huinare: (nathan explosion)
So I was sitting out here in the nice breeze and two people at the table next to me were talking, and the one evoked the rationale laid out in Pascal's Wager.  Frankly it's probably a good thing the fellow didn't leave for the restroom for a minute, because I -would- have turned to the other party and been like, "So yeah, I couldn't help overhearing your friend's apologetics.  His argument is old and it doesn't work. What if you wager on the wrong religion?"  I really do not initiate conversations with strangers often at all, but I wouldn't have been able to bite that one back.

Same guy was heard to say, "Scientists think they know everything."  Now I'm all for believing what one will, but don't let's make assumptions about topics and professionals we clearly know nothing about, eh?

The Q-word

May. 26th, 2012 11:12 am
huinare: (reason)
Unsurprised much.

Which philosopher are you?
Your Result: Sartre/Camus (late existentialists)
 

The world is absurd. No facts govern it. We live well once we truly accept the world's absurdity. YOU give our life's meaning, and YOU control your world.

(see Nietzsche for very closely tied beliefs)

--This quiz was made by S. A-Lerer.

W.v.O. Quine / Late Wittgenstein
 
Nietzsche
 
Aristotle
 
Early Wittgenstein / Positivists
 
Immanuel Kant
 
Plato (strict rationalists)
 
Which philosopher are you?
Quiz Created on GoToQuiz
huinare: (serpent)
School is back in session. I had a lethargic semester or so (by my standards, which are what I would call Grangeresque--3.8 is not where my GPA should be), and in classic overcompensation mode I leapt back into business with a vengeance this time around this week. I've made a lot of decisions that force me to focus solely on schoolwork four days a week, which includes the elimination during those days of certain distractions of sundry sorts.

This semester is going to be enriching and amusing. =D Three of the four professors are ones I've had before, and they're my top three favorite prof at the college to boot!

Excellent professors, metaphysics and theology invade the kitchen, LeGuin, and Shakespeare: A manic rant about my classes. )
huinare: (reason)
- Take a song people usually interpret as being about a romantic relationship.
- Interpret instead as a relationship between the finite/mortal and the universe/deity/ultimate/what-have-you.
- Note improvement in song.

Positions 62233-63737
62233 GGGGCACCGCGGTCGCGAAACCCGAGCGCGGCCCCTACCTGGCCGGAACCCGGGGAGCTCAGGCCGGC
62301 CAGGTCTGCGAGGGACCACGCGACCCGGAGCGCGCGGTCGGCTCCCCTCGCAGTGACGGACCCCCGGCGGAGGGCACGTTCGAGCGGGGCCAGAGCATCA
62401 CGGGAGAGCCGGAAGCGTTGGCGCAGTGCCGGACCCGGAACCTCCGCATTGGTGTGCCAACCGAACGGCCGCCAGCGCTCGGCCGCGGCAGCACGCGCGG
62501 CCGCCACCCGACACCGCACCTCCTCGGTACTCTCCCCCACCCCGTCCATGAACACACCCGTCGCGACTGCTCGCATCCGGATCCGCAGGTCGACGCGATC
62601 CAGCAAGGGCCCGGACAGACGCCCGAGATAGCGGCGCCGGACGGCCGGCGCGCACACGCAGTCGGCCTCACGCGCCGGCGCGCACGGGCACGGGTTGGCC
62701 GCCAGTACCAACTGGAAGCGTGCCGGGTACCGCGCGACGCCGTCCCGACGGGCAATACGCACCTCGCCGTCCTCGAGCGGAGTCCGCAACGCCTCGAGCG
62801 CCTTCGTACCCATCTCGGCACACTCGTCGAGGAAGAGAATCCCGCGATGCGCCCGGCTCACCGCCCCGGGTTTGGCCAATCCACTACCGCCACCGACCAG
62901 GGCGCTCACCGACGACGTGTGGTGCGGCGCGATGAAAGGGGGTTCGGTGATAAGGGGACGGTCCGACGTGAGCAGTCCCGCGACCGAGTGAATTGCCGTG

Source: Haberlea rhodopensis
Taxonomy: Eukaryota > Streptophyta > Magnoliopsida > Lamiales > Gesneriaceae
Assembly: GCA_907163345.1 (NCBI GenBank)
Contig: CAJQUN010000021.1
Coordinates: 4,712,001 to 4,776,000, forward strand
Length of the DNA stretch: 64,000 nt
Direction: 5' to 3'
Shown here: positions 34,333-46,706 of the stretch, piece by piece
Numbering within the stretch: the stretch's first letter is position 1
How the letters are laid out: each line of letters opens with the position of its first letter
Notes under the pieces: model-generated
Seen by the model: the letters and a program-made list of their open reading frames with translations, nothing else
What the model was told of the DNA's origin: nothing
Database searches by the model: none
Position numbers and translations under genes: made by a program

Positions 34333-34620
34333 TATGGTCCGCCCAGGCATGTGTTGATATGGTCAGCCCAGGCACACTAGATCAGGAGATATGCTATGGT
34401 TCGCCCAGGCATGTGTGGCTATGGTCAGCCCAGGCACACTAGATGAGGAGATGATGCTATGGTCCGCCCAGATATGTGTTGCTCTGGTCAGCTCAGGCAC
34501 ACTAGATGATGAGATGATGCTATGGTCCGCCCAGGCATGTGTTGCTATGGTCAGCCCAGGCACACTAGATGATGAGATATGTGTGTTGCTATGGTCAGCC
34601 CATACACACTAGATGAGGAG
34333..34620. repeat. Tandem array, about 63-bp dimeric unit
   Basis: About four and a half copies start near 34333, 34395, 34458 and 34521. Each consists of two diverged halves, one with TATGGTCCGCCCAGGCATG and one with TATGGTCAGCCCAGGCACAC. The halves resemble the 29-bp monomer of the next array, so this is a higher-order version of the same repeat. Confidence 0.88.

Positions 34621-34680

huinare: (melek taus)
It's been about 15 years since I've seen Schindler's List, and this conversation is the thing I remembered most clearly from it.

The ideas therein expressed are things that have influenced my themes, characters, and plots ever since I started writing. I had to go looking for this out-take because I'm sorely tempted to epigraph a chapter with part of it (but probably won't due to a particular attachment to epigraphing that thing with pre-19th-century history/philosophy etc.)
huinare: (emerson)
So I was aware that Emerson was influenced by Thomas Carlyle while abroad in Europe, but no one bloody well bothered to tell me that it was John Stuart Mill who effectively introduced them (THE J. S. Mill of Utilitarianism--w00t!)

Typical

Dec. 12th, 2011 07:44 pm
huinare: (gethen)
Evidently Emerson and Poe did not think at all highly of each other. </3 I love them both.
huinare: (picketed by agnostics)
As the semester draws to its close, I reflect that my Philosophy of Religion class has been one of my favorite classes ever.

This is partly because I really like the professor (in fact, when I talked to him during office hours, I was a little starstruck and my social anxiety popped up a bit, despite the fact that everything he said was quite complimentary and he went so far as to ask if I was in fact a philosophy major).

It’s also partly because I am not invested in either a theist or atheist viewpoint. This was not the case a couple years ago. I was a staunch atheist for a long time, after being raised in a conservative monotheism and rejecting it. Having seen the issue from both those angles, I can say that it’s liberating for me to take an agnostic stance on things. I have no defensiveness when I read these essays, only curiosity.

The course introduced me to my favorite 20th-century philosophers of religion:

John Hick (pluralist christian)

William Rowe (“friendly atheist”)

Anthony Flew (atheist-allegedly-turned-deist) [Actually, I didn’t much like this fellow, but I want to read his book because it would be fascinating.]
huinare: (melek taus)
In foro conscientiae.
“In the forum of conscience [as opposed to that of law].”

Thank you, W. K. Clifford.

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